I thought it likely that he would then transition into a diversion program, something like RDAP, what the Bureau of Prisons calls the “Residential Drug Abuse Program.” That only happened a few months before the end of his sentence. But Randy said it didn’t matter because RDAP was a joke anyway.

RDAP could be incredible. It is a voluntary 500-hour program that, if successfully completed, can reduce a prisoner’s sentence of 36 months or longer by as much as 12 months. Because so many prisoners want a sentence reduction, the residential programs at designated RDAP prisons fill up almost instantly. Consequently, a sort of RDAP-lite is offered at other prisons, even when that prison is not specifically designated as an RDAP facility.

So what is an RDAP-lite program like? It really comes down to 12 one-hour sessions where prisoners sit in a classroom and watch videos of the A&E Network show “Intervention.” Seriously. That’s it. Those prisoners won’t get 12 months off, but they might get six months. The problem is that they learn literally nothing in the class. They go home at the ends of their sentences and go right back on drugs. It’s inevitable.

That’s what ended up happening to Randy. He went home after doing his four months and almost immediately started doing heroin again. Of course, he tested positive at his first meeting with his probation officer, he went before the same judge, and he was sentenced to another year in prison. He told a mutual friend that he couldn’t help it. “I just love heroin” is what he said.

The solution here is pretty obvious. If the Justice Department and its Bureau of Prisons were serious about lowering crime and reducing recidivism, they would spend money on treatment, addiction counseling, and job training. But they don’t. In the good old days, if they can be called that, you could learn a trade in prison—plumbing, electrical work, or engine repair. That ended in the 1980s. Now, when a prisoner finishes his sentence, he just goes back to the old neighborhood and slips into his old life again. That’s usually a life of crime and drugs.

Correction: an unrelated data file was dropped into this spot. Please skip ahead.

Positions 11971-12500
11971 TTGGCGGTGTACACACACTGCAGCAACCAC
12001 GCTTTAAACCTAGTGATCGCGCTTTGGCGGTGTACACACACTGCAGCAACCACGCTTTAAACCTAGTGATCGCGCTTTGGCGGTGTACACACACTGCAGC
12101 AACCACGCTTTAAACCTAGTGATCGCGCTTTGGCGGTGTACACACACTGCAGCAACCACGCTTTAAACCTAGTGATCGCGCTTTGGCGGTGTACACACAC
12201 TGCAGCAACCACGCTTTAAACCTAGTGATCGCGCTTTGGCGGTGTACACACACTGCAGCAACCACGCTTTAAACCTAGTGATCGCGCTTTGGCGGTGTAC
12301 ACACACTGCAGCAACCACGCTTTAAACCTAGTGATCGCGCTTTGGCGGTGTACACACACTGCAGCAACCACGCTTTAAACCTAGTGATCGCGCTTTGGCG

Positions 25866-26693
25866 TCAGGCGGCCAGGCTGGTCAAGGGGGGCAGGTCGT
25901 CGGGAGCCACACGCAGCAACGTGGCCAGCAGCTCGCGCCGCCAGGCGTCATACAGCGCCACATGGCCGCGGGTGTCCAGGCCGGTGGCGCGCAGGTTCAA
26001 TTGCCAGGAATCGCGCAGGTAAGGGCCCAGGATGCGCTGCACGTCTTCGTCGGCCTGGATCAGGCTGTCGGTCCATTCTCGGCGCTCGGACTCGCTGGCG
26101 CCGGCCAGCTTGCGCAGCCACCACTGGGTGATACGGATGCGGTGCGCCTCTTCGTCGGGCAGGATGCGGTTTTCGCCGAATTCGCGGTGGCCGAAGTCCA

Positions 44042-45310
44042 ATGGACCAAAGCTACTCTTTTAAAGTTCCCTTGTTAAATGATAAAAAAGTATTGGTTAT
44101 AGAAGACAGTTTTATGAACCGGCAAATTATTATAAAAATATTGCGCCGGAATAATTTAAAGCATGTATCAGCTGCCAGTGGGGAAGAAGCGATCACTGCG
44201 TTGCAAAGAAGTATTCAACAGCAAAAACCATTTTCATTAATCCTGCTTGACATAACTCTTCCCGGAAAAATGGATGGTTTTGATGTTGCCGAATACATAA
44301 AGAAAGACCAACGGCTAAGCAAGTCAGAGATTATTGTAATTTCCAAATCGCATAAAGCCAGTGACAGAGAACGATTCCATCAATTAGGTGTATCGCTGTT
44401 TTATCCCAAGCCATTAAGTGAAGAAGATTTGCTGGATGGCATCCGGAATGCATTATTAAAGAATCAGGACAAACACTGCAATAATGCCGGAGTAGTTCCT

A real RDAP program, not the insult of being told to sit quietly and watch television, would be money well spent. Not everybody is like Randy. Not everybody loves heroin. Some prisoners really do want to clean up. They really do want to go straight. They just need some help doing it. A little money would go a long way toward doing that, while reducing crime at the same time.

There is only one way to go about getting this done. First, we have to push our elected officials. We have to demand that Congress enact prison reform measures that include an appropriation for RDAP. Second, we have to require that the attorney general take his responsibilities in this area seriously. It’s up to him to set the policy. We should demand that at confirmation hearings. Otherwise nothing will ever change. Crime will rise, overdoses will rise, and more and more Americans will continue to become addicted to drugs and alcohol and to fund their addictions through crime.

John Kiriakou is a former CIA analyst and case officer and senior investigator for the Senate Foreign Relations Committee. He is currently an activist for the whistleblower community, a radio host, and the author of the recent book The Convenient Terrorist: Two Whistleblowers’ Stories of Torture, Terror, Secret Wars and CIA Lies with Joseph Hickman.